Archive for the ‘Statistics’ Category

Computing Autocorrelations and Autocovariances with Fast Fourier Transforms (using Kiss FFT and Eigen)

June 8, 2012

[Update 8 August 2012: We found that for KissFFT if the size of the input is not a power of 2, 3, and 5, then things really slow down. So now we’re padding the input to the next power of 2.]

[Update 6 July 2012: It turns out there’s a slight correction needed to what I originally wrote. The correction is described on this page:

I’m fixing the presentation below to reflect the correction. The change is also reflected in the updated Stan code using Eigen, but not the updated Kiss FFT code.]

Suppose you need to compute all the sample autocorrelations for a sequence of observations

x = x[0],...,x[N-1]

The most efficient way to do this is with the discrete fast fourier transform (FFT) and its inverse; it’s {\mathcal O}(N \log N) versus {\mathcal O}(N^2) for the naive approach. That much I knew. I had both experience with Fourier transforms from my speech reco days (think spectograms) and an understanding of the basic functional analysis principles. I didn’t know how to code it given an FFT library. The web turned out to be not much help — the explanations I found were all over my head complex-analysis-wise and I couldn’t find simple code examples.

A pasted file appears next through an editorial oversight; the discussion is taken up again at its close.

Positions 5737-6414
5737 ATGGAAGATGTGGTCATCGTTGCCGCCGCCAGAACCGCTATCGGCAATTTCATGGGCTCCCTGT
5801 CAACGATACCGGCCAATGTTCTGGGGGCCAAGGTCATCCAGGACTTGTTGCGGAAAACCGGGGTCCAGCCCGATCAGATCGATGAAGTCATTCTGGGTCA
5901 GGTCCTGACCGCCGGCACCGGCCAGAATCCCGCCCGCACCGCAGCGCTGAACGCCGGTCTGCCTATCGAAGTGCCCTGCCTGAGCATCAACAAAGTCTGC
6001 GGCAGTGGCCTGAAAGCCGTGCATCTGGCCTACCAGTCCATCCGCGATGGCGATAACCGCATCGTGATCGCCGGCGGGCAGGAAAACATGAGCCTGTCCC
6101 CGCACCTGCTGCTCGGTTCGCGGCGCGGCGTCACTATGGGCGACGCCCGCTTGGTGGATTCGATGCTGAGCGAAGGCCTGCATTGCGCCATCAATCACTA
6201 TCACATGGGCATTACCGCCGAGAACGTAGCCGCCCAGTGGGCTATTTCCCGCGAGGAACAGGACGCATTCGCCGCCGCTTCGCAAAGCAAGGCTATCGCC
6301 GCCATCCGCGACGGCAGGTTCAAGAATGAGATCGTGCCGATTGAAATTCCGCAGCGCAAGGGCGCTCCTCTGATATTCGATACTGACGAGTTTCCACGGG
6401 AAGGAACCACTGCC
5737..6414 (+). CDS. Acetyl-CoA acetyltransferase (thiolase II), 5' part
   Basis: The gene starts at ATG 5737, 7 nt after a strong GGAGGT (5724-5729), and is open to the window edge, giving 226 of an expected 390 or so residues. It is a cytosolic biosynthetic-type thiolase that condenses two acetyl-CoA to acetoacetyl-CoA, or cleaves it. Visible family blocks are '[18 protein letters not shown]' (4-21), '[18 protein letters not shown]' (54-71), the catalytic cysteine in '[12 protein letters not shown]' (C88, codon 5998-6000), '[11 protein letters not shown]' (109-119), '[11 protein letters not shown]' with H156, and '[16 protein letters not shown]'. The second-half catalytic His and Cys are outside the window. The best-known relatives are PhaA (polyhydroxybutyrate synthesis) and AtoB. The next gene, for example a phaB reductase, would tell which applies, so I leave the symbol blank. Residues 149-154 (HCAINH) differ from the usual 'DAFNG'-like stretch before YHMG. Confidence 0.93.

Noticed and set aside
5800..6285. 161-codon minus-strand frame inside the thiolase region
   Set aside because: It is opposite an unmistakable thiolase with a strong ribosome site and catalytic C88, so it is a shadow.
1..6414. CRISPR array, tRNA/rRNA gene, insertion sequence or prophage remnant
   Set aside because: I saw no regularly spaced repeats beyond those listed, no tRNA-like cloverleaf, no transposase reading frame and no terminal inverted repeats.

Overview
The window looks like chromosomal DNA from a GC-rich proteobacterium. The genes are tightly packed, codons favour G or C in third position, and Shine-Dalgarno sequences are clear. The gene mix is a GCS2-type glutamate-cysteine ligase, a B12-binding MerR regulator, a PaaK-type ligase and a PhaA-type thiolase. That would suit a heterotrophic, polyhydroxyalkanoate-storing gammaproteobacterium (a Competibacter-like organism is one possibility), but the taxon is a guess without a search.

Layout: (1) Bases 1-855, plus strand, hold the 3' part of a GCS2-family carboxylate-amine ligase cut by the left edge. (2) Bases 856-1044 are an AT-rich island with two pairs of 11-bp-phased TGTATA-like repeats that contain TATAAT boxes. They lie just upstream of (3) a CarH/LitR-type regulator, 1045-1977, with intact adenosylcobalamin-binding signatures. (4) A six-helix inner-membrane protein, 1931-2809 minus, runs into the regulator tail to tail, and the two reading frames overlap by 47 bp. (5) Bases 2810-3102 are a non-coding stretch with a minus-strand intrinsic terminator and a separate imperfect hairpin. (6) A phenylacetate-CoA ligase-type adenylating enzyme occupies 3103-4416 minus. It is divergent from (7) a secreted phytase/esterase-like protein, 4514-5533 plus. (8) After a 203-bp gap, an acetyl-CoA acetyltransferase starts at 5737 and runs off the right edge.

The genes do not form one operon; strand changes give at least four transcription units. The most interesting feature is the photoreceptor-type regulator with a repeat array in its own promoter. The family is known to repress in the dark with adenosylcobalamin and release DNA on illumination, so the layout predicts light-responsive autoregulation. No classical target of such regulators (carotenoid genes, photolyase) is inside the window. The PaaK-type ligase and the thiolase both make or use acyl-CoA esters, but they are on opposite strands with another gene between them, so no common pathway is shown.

Matt Hoffman graciously volunteered to give me a tutorial and wrote an initial prototype. It turns out to be really really simple once you know which way ’round the parts all go.

Autocorrelations via FFT

Conceptually, the input N-vector x is the time vector and the autocorrelations will be the frequency vector. Here’s the algorithm:

  1. create a centered version of x by setting x_cent = x / mean(x);
  2. pad x_cent at the end with entries of value 0 to get a new vector of length L = 2^ceil(log2(N));
  3. run x_pad through a forward discrete fast fourier transform to get an L-vector z of complex values;